1. A spiritual overseer, superintendent, or director.
Ye were as sheep going astray; but are now returned unto the Shepherd and Bishop of your souls. --1 Pet. ii. 25.
It is a fact now generally recognized by theologians of all shades of opinion, that in the language of the New Testament the same officer in the church is called indifferently =\“bishop” ( ░ ) and “elder” or “presbyter.”\= --J. B. Lightfoot.
2. In the Roman Catholic, Greek, and Anglican or Protestant Episcopal churches, one ordained to the highest order of the ministry, superior to the priesthood, and generally claiming to be a successor of the Apostles. The bishop is usually the spiritual head or ruler of a diocese, bishopric, or see.
Bishop in partibus [infidelium] R. C. Ch., a bishop of a see which does not actually exist; one who has the office of bishop, without especial jurisdiction. --Shipley.
Titular bishop R. C. Ch., a term officially substituted in 1882 for bishop in partibus.
Bench of Bishops. See under Bench.
3. In the Methodist Episcopal and some other churches, one of the highest church officers or superintendents.
4. A piece used in the game of chess, bearing a representation of a bishop's miter; -- formerly called archer.
5. A beverage, being a mixture of wine, oranges or lemons, and sugar.
6. An old name for a woman's bustle. [U. S.]
If, by her bishop, or her “grace” alone,
A genuine lady, or a church, is known. --Saxe.
Bish·op, v. t. [imp. & p. p. Bishoped p. pr. & vb. n. Bishoping.] To admit into the church by confirmation; to confirm; hence, to receive formally to favor.
Bish·op v. t. [imp. & p. p. Bishoped p. pr. & vb. n. Bishoping.] Far. To make seem younger, by operating on the teeth; as, to bishop an old horse or his teeth.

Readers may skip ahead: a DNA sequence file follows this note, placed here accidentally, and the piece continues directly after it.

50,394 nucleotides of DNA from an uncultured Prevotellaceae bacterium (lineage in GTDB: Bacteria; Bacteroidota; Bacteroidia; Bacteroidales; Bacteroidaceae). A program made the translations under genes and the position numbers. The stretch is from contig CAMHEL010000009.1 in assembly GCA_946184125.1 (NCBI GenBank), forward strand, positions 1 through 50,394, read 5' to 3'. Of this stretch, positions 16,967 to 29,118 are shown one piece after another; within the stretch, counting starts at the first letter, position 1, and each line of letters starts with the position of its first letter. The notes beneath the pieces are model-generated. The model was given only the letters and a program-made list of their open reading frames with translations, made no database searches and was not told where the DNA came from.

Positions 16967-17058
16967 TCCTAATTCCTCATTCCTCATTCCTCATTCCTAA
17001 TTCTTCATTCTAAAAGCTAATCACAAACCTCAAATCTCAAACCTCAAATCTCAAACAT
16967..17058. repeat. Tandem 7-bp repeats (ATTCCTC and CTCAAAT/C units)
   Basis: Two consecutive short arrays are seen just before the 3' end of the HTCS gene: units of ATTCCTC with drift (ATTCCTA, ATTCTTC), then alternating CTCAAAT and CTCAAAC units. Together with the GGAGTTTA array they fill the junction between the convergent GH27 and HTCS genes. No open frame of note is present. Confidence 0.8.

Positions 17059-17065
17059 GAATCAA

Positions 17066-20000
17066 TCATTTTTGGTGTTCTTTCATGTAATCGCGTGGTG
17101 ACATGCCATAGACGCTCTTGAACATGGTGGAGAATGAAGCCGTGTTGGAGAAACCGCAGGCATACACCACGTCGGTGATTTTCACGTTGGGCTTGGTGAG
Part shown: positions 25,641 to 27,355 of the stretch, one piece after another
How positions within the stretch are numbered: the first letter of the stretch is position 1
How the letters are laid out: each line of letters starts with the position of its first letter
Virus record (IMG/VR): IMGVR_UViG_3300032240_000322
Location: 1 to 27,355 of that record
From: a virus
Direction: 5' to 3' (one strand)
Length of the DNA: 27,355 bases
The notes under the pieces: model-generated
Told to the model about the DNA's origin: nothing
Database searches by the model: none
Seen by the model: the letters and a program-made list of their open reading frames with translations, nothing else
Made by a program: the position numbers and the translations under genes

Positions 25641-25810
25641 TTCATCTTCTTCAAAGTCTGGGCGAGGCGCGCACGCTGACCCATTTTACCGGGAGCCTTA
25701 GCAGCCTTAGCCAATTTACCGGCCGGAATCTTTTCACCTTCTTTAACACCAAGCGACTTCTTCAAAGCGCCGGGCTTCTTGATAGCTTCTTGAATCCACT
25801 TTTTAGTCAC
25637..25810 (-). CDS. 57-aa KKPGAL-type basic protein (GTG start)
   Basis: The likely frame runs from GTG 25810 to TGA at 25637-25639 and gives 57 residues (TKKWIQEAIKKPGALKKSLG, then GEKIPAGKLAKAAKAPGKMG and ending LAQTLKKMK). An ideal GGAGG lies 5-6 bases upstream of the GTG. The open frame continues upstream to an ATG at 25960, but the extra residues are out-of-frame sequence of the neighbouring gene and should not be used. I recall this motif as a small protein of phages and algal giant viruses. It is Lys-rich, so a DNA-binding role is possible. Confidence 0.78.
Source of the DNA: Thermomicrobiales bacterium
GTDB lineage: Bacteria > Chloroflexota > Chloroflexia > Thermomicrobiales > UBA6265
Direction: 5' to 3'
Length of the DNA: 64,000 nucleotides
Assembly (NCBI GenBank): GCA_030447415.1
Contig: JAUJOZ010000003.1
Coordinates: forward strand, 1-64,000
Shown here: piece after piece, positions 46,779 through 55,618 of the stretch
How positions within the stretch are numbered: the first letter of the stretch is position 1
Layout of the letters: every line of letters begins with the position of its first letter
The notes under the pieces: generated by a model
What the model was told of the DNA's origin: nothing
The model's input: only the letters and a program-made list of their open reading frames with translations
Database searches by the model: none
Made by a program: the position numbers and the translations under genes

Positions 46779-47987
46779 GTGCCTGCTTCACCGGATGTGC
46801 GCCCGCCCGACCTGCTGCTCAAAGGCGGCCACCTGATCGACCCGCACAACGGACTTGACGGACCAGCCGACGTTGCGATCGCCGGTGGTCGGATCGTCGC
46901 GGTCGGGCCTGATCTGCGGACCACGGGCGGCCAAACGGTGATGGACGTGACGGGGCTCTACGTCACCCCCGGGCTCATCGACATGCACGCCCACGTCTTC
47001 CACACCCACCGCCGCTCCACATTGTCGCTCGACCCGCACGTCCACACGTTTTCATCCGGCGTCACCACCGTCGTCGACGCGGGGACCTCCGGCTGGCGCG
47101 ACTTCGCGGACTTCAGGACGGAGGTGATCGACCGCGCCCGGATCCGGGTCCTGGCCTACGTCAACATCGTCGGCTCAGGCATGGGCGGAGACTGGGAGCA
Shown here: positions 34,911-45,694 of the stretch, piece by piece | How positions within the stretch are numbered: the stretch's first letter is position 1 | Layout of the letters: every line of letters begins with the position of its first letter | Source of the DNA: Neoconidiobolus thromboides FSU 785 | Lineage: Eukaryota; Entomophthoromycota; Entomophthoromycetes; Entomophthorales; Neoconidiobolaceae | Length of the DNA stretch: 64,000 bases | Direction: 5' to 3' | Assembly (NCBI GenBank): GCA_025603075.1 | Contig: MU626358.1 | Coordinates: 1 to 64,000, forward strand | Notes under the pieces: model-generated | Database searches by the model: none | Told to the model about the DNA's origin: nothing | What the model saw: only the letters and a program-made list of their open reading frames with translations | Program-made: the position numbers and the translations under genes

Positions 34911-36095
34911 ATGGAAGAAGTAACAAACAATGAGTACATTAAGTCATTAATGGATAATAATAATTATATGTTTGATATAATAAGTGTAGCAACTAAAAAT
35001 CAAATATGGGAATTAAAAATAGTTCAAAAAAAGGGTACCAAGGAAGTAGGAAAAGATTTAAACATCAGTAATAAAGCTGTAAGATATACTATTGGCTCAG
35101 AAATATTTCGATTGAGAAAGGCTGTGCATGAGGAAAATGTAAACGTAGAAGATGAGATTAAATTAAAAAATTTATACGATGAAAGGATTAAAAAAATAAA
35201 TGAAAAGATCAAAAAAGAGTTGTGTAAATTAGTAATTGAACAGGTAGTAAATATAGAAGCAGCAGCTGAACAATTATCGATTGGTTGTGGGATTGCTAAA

Note: The plan adopted is to cut off all the nippers with a saw to the proper length, and then with a cutting instrument the operator scoops out an oval cavity in the corner nippers, which is afterwards burnt with a hot iron until it is black.
n 1: a clergyman having spiritual and administrative authority;
appointed in Christian churches to oversee priests or
ministers; considered in some churches to be successors
of the twelve apostles of Christ
2: port wine mulled with oranges and cloves
3: (chess) a piece that can be moved diagonally over unoccupied
squares of the same color
an overseer. In apostolic times, it is quite manifest that there
was no difference as to order between bishops and elders or
presbyters (Acts 20:17-28; 1 Pet. 5:1, 2; Phil. 1:1; 1 Tim. 3).
The term bishop is never once used to denote a different office
from that of elder or presbyter. These different names are
simply titles of the same office, "bishop" designating the
function, namely, that of oversight, and "presbyter" the dignity
appertaining to the office. Christ is figuratively called "the
bishop [episcopos] of souls" (1 Pet. 2:25).